The Arch City Gardener

Journeys In St. Louis Gardening and Beyond


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Wordless Wednesday: Moisture

raindrops roses 2

raindrops Euphorbia

raindrops Buds Lady's Mantle

raindrops pink rose

raindrops succulent

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Filling in with Groundcovers

20180525_150859In my gardens, groundcovers probably feel like Rodney Dangerfield. They get no respect. That may be partially true given their carefree nature and they are something I’ve put off adding to the garden. My garden “methodology” was to get in the big stuff–trees, shrubs–then fill in with perennials and annuals for their color and punch. Perennial groundcovers weren’t the stars of the garden I so desired. But I’m all about groundcovers now.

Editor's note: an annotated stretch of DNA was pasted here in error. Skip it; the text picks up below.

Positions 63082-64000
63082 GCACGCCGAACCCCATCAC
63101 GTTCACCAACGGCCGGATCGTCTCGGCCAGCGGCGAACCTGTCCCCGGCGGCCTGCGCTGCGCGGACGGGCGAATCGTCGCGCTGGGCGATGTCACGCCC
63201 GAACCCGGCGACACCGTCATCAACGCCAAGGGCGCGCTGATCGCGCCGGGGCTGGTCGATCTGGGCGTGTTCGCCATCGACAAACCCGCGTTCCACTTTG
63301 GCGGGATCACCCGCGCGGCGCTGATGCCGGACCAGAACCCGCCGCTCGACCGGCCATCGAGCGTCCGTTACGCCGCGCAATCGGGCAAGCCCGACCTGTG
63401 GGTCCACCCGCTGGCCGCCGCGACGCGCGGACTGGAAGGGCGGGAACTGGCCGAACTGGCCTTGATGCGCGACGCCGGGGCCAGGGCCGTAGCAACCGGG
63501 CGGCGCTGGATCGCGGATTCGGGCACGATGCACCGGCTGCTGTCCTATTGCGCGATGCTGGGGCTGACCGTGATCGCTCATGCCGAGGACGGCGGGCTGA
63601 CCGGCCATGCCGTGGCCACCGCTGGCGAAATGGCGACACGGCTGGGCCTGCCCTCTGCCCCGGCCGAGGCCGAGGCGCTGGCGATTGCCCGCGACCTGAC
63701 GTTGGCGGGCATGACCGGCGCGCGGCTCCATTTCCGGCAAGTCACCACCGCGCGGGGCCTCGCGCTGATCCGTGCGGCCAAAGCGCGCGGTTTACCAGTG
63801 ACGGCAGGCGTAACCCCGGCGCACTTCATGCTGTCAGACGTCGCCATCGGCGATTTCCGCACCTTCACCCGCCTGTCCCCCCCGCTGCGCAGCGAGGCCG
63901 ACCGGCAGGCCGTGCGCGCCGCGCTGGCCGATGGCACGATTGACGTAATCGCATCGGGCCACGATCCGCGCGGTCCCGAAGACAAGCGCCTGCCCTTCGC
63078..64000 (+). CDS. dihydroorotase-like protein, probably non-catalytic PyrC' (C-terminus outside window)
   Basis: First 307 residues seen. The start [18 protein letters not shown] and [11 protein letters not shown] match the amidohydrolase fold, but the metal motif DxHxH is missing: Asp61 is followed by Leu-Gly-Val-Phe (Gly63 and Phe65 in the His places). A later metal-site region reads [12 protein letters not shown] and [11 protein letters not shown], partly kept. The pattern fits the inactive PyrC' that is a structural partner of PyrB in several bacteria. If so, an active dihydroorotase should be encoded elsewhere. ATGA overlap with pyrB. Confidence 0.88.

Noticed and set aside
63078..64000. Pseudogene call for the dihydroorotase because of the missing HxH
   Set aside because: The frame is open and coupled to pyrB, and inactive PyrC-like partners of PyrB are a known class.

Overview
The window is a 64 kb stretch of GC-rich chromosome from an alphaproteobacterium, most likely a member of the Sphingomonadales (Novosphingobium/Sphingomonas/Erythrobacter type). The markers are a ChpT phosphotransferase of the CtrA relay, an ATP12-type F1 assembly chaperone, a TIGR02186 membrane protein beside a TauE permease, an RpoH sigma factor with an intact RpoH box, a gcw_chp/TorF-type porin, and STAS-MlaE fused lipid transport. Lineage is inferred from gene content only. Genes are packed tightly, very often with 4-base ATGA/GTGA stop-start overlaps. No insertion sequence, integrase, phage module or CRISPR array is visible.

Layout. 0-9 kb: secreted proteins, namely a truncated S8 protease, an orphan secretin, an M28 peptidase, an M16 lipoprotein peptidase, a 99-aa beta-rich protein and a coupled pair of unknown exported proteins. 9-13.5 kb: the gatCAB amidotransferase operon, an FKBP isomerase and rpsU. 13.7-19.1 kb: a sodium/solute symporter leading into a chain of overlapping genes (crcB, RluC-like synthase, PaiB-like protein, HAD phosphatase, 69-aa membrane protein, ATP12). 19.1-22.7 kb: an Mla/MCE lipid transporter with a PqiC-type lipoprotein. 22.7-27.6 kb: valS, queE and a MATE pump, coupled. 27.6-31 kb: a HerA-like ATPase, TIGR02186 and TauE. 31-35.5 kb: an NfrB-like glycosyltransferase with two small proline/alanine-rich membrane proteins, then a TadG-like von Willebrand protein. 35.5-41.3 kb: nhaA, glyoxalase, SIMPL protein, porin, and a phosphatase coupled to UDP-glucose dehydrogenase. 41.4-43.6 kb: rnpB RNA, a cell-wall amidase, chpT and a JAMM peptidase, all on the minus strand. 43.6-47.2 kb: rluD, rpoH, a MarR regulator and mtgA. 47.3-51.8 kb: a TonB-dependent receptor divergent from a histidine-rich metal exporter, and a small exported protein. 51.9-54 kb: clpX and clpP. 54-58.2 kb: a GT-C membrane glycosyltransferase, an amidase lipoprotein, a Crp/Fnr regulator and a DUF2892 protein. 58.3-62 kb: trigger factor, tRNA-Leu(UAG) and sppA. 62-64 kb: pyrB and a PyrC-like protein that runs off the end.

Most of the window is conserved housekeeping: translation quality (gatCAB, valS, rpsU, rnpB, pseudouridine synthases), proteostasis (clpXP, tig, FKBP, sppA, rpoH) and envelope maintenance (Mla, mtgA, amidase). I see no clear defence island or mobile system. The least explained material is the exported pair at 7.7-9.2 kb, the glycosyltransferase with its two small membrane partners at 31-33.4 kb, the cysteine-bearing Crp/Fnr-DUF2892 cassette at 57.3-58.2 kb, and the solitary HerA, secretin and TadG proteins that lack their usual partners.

They are exceptional plants to fill in the nooks and crannies, provide a lovely carpet of green and crowd out the advancing weeds that seem to want to take over. I kept putting off the ground cover purchase, except for happy accidents like the cranesbill Biokova Karmina (geranium x cantabrigiense) pictured above.  I thought it was a perennial. But it’s also a groundcover.

One of the first plants I added to the edge of a bed, this hardy plant has shoots of pretty pale pinkish-purple flowers in spring. Looking at its serrated, lobed leaves, you see it’s related to the geranium (Geraniaceae family). It is in just the right spot and gets just the right amount of sun and is carefree and seemingly happy when neglected. That makes low maintenance cranesbill a winner in my book.

I hadn’t considered cranesbill is a groundcover until it started slowly advancing a couple of years ago. In my untrained mind I just thought it was filling in. No, it’s creating a lovely carpet.